The Body

Guideline #1: A clear new important technical contribution should have been articulated by the time the reader finishes page 3 (i.e., a quarter of the way through the paper).
Guideline #2: Every section of the paper should tell a story. (Don't, however, fall into the common trap of telling the entire story of how you arrived at your results. Just tell the story of the results themselves.) The story should be linear, keeping the reader engaged at every step and looking forward to the next step. There should be no significant interruptions -- those can go in the Appendix; see below.

Aside from these guidelines, which apply to every paper, the structure of the body varies a lot depending on content. Important components are:

Running Example: When possible, use a running example throughout the paper. It can be introduced either as a subsection at the end of the Introduction, or its own Section 2 or 3 (depending on Related Work).
Preliminaries: This section, which follows the Introduction and possibly Related Work and/or Running Example, sets up notation and terminology that is not part of the technical contribution. One important function of this section is to delineate material that's not original but is needed for the paper. Be concise -- remember the critical rule of thumb.
Content: The meat of the paper includes algorithms, system descriptions, new language constructs, analyses, etc. Whenever possible use a "top-down" description: readers should be able to see where the material is going, and they should be able to skip ahead and still get the idea.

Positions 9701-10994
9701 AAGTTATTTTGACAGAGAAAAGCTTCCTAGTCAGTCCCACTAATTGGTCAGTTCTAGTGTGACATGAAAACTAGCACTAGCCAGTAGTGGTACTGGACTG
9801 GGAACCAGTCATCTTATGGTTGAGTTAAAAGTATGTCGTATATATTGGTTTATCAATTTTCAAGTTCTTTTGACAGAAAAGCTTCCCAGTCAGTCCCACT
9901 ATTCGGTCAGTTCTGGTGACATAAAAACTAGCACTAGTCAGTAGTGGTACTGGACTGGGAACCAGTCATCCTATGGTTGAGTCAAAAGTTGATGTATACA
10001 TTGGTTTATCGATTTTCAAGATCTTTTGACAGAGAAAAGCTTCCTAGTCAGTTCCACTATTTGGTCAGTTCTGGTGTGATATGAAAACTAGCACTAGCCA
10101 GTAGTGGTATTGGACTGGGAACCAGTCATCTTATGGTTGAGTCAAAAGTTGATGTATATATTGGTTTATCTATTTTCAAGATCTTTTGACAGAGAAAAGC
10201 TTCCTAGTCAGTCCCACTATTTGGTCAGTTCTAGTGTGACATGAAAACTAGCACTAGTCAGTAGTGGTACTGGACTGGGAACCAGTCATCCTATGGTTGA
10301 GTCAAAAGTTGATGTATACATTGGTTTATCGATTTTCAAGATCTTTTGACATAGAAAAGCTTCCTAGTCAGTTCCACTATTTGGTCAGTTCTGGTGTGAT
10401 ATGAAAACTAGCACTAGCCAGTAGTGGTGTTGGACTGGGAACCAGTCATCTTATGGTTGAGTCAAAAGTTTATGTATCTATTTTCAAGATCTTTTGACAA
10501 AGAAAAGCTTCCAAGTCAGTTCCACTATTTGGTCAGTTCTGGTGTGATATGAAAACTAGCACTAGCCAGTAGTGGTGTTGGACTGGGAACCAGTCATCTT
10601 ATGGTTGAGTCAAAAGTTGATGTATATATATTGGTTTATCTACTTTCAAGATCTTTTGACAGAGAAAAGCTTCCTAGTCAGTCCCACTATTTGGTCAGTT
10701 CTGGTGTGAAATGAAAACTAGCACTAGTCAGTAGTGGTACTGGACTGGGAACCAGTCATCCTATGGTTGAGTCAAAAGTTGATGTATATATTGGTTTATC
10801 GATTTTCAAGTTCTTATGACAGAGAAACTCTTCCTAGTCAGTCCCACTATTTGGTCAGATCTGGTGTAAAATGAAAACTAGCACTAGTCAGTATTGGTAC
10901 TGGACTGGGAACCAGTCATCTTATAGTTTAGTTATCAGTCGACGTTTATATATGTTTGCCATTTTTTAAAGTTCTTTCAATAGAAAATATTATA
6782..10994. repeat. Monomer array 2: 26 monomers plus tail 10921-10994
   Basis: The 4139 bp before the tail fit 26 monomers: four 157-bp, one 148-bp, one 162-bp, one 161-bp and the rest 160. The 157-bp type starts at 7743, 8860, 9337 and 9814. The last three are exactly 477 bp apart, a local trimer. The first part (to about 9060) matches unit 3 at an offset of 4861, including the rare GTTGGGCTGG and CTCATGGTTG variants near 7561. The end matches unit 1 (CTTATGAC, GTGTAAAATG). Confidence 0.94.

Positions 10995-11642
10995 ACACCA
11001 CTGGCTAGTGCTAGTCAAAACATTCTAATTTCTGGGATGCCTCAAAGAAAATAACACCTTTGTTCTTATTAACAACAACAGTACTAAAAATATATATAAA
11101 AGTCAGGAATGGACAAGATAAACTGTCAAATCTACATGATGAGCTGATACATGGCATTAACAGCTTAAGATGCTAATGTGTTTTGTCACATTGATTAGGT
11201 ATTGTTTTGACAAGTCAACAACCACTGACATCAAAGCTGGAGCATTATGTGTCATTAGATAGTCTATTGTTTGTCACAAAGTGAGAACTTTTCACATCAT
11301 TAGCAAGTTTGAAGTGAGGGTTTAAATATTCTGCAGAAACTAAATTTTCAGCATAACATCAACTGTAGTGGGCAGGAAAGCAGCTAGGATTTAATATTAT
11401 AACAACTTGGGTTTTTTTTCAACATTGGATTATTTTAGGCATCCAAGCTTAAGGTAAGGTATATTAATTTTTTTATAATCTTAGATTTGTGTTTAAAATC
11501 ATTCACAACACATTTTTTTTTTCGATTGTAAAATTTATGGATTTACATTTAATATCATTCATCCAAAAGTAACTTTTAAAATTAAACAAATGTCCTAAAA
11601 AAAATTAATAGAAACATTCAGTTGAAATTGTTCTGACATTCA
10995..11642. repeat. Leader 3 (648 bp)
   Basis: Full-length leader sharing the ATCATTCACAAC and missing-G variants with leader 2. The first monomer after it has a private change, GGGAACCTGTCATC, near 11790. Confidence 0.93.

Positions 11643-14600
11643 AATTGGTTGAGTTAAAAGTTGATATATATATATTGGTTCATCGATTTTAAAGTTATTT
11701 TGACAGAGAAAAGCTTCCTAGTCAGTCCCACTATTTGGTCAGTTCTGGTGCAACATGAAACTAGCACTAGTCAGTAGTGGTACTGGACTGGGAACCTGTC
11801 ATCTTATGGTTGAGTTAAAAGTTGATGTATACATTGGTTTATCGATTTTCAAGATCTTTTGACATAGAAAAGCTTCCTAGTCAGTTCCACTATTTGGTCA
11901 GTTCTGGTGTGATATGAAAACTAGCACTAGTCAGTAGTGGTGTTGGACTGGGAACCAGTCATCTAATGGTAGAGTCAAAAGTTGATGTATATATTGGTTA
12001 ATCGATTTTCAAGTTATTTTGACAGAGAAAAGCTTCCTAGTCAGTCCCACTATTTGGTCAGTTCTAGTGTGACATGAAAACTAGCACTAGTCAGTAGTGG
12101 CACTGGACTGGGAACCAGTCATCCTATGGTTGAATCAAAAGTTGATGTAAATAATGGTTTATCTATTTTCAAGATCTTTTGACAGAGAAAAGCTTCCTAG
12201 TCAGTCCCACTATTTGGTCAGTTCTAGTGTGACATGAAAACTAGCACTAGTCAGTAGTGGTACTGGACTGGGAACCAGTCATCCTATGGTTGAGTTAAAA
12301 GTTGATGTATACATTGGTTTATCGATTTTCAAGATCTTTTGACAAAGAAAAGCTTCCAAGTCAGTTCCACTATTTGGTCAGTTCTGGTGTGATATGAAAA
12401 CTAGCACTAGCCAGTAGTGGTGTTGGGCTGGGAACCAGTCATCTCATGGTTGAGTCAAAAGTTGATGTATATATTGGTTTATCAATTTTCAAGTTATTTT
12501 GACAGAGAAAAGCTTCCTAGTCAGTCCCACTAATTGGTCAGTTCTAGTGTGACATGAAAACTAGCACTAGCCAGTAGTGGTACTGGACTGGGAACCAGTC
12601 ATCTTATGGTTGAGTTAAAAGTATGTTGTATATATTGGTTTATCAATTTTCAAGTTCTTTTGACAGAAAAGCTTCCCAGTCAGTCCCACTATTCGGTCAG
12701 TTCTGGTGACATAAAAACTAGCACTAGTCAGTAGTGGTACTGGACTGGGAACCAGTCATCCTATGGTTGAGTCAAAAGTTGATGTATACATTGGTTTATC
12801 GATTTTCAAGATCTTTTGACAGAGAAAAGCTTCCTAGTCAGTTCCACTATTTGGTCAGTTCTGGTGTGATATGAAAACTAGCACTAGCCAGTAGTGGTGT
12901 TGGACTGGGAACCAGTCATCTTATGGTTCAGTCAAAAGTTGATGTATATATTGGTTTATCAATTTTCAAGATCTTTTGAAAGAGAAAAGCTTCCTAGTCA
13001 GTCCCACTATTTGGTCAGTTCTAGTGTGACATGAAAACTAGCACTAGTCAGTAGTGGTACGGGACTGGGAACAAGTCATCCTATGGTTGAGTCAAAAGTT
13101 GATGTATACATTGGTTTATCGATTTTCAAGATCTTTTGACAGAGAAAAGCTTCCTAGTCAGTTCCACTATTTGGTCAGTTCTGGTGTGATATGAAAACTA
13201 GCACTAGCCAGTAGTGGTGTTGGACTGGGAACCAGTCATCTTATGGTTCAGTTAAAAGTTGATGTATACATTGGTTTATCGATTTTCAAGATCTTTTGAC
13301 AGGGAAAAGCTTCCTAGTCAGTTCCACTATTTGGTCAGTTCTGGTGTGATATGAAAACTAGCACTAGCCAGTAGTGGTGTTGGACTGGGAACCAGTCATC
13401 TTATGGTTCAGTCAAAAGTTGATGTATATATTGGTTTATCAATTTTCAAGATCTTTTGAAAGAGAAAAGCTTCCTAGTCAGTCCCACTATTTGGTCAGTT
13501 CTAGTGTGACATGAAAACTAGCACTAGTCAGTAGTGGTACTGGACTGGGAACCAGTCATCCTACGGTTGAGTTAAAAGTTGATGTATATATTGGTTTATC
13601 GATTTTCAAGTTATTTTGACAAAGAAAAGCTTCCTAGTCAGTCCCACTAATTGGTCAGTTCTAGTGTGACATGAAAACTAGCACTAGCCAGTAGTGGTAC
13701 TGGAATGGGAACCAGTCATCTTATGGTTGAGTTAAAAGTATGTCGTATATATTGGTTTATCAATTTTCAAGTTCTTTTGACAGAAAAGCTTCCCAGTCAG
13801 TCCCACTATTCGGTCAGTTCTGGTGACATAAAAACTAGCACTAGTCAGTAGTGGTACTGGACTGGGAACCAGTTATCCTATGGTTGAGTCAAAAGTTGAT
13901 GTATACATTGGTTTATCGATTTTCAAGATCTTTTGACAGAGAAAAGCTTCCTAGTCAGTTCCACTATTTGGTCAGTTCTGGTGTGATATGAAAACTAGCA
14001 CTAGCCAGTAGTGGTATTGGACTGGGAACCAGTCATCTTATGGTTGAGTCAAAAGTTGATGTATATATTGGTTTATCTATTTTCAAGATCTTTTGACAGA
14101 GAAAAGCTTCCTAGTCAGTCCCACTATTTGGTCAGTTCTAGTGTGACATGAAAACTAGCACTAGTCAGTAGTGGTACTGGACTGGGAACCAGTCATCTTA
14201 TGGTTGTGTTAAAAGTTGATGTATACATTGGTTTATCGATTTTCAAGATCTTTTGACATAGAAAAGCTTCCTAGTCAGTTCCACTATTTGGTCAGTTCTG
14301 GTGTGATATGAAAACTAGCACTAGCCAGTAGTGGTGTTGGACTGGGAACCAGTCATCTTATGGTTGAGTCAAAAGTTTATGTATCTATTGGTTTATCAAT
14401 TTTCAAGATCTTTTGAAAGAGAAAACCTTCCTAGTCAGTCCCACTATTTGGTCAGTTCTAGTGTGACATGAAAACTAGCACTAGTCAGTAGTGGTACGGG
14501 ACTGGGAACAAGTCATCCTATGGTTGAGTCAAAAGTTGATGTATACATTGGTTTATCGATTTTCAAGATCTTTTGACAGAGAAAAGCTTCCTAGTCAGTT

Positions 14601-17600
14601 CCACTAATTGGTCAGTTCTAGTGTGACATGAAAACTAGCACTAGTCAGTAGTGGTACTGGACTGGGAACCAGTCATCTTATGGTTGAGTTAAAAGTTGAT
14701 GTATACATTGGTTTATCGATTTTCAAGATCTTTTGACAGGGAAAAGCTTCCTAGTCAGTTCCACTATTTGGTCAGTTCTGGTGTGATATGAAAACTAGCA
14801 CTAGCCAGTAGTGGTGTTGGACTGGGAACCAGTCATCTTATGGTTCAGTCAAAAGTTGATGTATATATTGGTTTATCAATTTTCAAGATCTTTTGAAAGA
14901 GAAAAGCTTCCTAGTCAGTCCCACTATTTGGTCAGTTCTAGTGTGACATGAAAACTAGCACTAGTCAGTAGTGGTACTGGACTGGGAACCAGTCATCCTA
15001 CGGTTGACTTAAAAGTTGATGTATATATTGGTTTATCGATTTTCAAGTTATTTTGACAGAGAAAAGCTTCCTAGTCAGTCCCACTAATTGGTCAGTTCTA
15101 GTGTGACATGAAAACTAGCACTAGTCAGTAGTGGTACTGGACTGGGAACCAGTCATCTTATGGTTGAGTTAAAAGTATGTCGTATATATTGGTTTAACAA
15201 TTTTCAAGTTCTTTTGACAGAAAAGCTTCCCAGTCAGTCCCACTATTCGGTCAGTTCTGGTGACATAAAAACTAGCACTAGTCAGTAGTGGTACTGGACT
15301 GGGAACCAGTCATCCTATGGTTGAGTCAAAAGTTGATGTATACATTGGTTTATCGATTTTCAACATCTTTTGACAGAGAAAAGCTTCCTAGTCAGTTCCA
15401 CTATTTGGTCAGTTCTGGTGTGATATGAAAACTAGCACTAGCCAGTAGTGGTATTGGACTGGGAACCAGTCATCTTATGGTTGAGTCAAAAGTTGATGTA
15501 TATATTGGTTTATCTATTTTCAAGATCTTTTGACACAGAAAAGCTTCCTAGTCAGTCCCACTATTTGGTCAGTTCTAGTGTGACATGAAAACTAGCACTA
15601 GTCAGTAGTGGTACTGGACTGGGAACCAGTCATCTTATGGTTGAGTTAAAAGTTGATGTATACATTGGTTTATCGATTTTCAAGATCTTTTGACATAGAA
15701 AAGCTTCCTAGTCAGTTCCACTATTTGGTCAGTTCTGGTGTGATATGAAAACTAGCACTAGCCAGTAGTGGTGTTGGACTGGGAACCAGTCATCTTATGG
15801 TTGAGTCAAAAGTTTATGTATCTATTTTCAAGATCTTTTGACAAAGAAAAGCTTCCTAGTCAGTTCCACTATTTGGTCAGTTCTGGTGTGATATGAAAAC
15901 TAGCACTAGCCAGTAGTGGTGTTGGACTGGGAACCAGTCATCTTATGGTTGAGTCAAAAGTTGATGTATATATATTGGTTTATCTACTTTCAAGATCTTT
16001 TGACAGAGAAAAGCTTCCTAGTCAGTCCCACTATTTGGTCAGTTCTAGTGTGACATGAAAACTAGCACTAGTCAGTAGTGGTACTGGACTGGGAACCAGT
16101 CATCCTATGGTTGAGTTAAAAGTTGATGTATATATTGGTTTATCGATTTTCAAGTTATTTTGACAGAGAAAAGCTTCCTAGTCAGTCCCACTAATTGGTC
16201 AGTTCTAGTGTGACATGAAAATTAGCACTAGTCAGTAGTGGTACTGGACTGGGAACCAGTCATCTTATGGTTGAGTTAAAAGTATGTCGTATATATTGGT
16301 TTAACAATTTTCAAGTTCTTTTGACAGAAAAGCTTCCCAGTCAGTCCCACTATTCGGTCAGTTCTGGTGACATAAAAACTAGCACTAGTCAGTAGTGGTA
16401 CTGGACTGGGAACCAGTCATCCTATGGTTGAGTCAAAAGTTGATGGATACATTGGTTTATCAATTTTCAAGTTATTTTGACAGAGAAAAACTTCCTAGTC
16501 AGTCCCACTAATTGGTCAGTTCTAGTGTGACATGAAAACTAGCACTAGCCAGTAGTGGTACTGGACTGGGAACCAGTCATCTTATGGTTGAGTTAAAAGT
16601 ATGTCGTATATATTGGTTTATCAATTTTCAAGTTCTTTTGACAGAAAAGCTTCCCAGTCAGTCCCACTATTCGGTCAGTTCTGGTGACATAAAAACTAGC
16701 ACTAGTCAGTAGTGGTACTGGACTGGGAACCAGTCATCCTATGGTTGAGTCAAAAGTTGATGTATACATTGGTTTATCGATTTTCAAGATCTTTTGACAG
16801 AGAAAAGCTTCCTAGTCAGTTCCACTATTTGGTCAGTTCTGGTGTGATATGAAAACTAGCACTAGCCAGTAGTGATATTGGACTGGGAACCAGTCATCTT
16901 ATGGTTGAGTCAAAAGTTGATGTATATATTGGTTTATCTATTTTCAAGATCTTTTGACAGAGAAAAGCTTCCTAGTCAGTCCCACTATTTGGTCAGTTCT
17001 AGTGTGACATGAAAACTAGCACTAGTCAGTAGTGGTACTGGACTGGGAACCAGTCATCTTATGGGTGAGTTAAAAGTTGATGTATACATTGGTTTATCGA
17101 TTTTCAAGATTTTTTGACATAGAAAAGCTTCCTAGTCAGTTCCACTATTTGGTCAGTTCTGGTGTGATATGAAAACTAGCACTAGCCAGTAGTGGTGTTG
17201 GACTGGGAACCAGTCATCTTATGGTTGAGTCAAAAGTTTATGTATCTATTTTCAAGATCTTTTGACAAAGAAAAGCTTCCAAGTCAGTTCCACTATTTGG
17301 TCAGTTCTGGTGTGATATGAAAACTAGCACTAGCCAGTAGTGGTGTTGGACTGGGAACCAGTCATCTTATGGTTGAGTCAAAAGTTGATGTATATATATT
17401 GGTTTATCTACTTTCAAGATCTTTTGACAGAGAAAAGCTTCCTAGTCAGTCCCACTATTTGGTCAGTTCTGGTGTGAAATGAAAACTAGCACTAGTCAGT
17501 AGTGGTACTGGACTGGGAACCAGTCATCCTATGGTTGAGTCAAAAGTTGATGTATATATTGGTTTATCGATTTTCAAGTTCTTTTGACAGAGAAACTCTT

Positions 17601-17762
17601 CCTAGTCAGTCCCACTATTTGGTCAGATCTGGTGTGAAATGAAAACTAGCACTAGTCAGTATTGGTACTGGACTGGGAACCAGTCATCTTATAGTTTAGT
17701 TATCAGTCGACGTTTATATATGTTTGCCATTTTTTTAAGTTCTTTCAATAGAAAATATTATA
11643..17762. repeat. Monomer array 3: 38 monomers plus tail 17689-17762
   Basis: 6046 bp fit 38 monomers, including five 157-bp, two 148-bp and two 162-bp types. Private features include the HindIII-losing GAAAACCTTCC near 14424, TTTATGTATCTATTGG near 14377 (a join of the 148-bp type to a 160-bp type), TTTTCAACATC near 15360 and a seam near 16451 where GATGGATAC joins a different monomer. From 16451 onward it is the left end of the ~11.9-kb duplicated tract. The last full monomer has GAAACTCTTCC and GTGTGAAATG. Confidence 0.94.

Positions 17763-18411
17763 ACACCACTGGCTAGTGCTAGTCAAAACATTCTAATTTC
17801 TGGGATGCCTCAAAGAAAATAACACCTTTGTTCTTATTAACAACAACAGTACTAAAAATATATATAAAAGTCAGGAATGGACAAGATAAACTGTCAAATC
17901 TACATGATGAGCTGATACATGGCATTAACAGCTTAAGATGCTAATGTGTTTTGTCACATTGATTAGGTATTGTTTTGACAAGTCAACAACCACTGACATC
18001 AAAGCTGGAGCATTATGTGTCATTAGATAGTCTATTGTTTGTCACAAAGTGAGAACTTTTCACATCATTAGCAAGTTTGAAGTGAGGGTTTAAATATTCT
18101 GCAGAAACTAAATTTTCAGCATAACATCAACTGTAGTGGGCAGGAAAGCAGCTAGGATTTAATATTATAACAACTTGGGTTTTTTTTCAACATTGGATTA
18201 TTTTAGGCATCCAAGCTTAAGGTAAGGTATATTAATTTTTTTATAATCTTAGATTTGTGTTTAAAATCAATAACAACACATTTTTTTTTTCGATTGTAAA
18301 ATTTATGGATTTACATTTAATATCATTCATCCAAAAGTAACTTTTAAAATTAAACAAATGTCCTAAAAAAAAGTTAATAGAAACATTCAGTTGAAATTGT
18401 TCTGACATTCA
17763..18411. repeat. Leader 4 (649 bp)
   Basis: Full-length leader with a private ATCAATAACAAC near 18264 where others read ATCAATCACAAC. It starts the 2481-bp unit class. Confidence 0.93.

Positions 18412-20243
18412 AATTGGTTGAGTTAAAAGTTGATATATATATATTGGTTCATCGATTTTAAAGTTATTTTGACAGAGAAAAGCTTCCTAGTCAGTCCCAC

Performance Experiments

We could have an entire treatise on this topic alone and I am surely not the expert. Here are some random thoughts:
Many conferences expect experiments.
It's easy to do "hokey" or meaningless experiments, and many papers do.
It's easy to craft experiments to show your work in its best light, and most papers do.
What should performance experiments measure? Possiblities:
Pure running time
Sensitivity to important parameters
Scalability in various aspects: data size, problem complexity, ...
Others?
What should performance experiments show? Possibilities:
Absolute performance (i.e., it's acceptable/usable)
Relative performance to naive approaches
Relative performance to previous approaches
Relative performance among different proposed approaches
Others?
The Conclusions

In general a short summarizing paragraph will do, and under no circumstances should the paragraph simply repeat material from the Abstract or Introduction. In some cases it's possible to now make the original claims more concrete, e.g., by referring to quantitative performance results.
Future Work

This material is important -- part of the value of a paper is showing how the work sets new research directions. I like bullet lists here. (Actually I like them in general.) A couple of things to keep in mind: